Consent should be given to the UK Trade Bill, says Holyrood’s Finance & Constitution Committee


Holyrood’s Finance & Constitution Committee has recommended that the UK Trade Bill should be given the consent of the Scottish Parliament.

In a report published today, the committee says its essential, however, that the devolved institutions are involved at all stages of the trade negotiation process.

The recommendation comes 24 hours before the Scottish Parliament is set to vote on a legislative consent motion.

Finance & Constitution Committee Convener Bruce Crawford MSP said:

“The Trade Bill 2020 has addressed some of the significant concerns we raised as a committee when considering the 2017 Trade Bill - it has removed certain restrictions on the Scottish Government.

“That said, we remain of the view it is essential that the devolved institutions are involved at all stages of the trade negotiation process.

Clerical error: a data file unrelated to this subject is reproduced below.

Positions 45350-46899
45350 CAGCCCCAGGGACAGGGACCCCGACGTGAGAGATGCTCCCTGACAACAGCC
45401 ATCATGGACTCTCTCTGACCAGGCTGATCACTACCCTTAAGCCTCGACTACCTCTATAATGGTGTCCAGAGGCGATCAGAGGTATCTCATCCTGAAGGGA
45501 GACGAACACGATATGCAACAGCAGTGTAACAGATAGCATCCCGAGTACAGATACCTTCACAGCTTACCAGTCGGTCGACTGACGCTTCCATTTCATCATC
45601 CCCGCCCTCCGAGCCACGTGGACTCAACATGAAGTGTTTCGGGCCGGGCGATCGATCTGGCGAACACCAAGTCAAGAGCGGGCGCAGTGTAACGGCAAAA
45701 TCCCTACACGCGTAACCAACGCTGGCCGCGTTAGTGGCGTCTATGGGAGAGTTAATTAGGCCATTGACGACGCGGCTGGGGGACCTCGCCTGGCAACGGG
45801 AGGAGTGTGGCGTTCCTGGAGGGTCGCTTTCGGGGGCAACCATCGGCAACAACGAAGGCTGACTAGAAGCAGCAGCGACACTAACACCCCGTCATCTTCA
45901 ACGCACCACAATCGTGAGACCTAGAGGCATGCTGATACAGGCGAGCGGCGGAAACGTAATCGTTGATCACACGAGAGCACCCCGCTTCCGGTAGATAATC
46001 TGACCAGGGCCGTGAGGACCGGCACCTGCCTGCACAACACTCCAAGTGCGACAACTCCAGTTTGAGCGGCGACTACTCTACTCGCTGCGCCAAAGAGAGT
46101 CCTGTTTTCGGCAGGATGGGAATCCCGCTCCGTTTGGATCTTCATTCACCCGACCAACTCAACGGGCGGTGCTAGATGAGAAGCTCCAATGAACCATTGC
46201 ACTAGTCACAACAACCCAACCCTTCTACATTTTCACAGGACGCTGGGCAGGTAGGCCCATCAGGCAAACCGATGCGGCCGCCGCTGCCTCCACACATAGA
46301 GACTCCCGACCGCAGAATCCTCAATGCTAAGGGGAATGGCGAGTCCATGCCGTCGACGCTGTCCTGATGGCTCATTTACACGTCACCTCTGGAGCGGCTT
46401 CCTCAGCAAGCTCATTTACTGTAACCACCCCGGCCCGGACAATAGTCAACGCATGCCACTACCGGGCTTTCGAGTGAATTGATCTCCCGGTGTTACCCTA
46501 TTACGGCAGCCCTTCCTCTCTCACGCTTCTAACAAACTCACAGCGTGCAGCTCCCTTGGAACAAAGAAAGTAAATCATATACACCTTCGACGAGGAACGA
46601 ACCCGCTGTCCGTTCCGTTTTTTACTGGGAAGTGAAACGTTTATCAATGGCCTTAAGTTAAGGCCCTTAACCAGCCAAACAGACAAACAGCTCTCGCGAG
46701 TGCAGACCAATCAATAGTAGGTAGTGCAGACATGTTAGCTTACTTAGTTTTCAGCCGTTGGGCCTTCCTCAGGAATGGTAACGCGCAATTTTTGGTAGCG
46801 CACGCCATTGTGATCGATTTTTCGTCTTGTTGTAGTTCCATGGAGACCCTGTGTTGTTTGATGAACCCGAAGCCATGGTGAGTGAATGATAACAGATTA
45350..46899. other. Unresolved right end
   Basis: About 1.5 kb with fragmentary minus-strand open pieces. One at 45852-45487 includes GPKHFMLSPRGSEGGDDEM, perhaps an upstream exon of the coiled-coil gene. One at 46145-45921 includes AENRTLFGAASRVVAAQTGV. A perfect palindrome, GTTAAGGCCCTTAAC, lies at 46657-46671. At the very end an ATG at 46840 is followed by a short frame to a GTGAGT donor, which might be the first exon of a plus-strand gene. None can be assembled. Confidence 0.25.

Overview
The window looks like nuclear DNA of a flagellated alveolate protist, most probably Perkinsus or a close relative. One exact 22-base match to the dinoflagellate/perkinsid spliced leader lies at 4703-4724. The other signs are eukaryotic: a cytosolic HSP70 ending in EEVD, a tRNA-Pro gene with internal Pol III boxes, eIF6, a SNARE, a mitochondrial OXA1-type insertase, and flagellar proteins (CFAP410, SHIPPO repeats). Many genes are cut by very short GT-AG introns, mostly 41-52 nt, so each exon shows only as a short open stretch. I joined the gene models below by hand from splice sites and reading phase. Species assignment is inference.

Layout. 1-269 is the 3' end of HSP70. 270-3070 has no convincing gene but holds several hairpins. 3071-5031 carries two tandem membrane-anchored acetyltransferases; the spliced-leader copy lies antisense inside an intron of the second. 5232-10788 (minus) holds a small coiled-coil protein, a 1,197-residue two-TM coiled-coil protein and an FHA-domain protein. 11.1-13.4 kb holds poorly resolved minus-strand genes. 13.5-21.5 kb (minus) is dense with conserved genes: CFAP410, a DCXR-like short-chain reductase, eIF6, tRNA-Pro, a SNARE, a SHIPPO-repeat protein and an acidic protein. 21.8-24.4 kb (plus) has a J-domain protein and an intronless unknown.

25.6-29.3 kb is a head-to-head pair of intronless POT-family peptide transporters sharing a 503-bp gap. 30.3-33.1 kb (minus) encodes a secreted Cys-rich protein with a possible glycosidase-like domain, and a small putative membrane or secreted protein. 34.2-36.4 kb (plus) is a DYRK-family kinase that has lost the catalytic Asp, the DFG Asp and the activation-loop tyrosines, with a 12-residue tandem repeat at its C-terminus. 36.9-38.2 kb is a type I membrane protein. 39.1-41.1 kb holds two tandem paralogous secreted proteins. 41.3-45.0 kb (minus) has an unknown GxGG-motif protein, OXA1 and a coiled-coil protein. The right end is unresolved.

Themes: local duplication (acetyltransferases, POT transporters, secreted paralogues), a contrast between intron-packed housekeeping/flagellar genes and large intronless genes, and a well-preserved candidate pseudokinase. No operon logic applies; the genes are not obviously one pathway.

“It is important that the new Ministerial Forum for Trade provides for meaningful engagement between the UK Government and the devolved administrations, and allows for the four nations of the UK to develop a consensual position before the beginning of trade negotiations.

“It is also essential that the Ministerial Forum for Trade is accountable to the devolved legislatures enabling scrutiny of its decisions.

“We recommend that the Scottish Parliament agrees to the Legislative Consent Motion on the Trade Bill 2020.

Patrick Harvie MSP did not agree to the recommendation that consent be given

Background information

The Finance & Constitution Committee’s full report on the Trade Bill can be found here.

The motion for debate in the Scottish Parliament on Thursday 7 October states:

That the Parliament agrees that the relevant provisions of the Trade Bill, introduced in the House of Commons on 19 March 2020, which relate to the implementation of the Agreement on Government Procurement, the implementation of international obligations arising from UK trade agreements, which stem from existing EU trade agreements and the sharing of trade related information by public bodies, so far as these matters fall within the legislative competence of the Scottish Parliament or alter the executive functions of the Scottish Ministers, should be considered by the UK Parliament.

Media contact

Eric MacLeod

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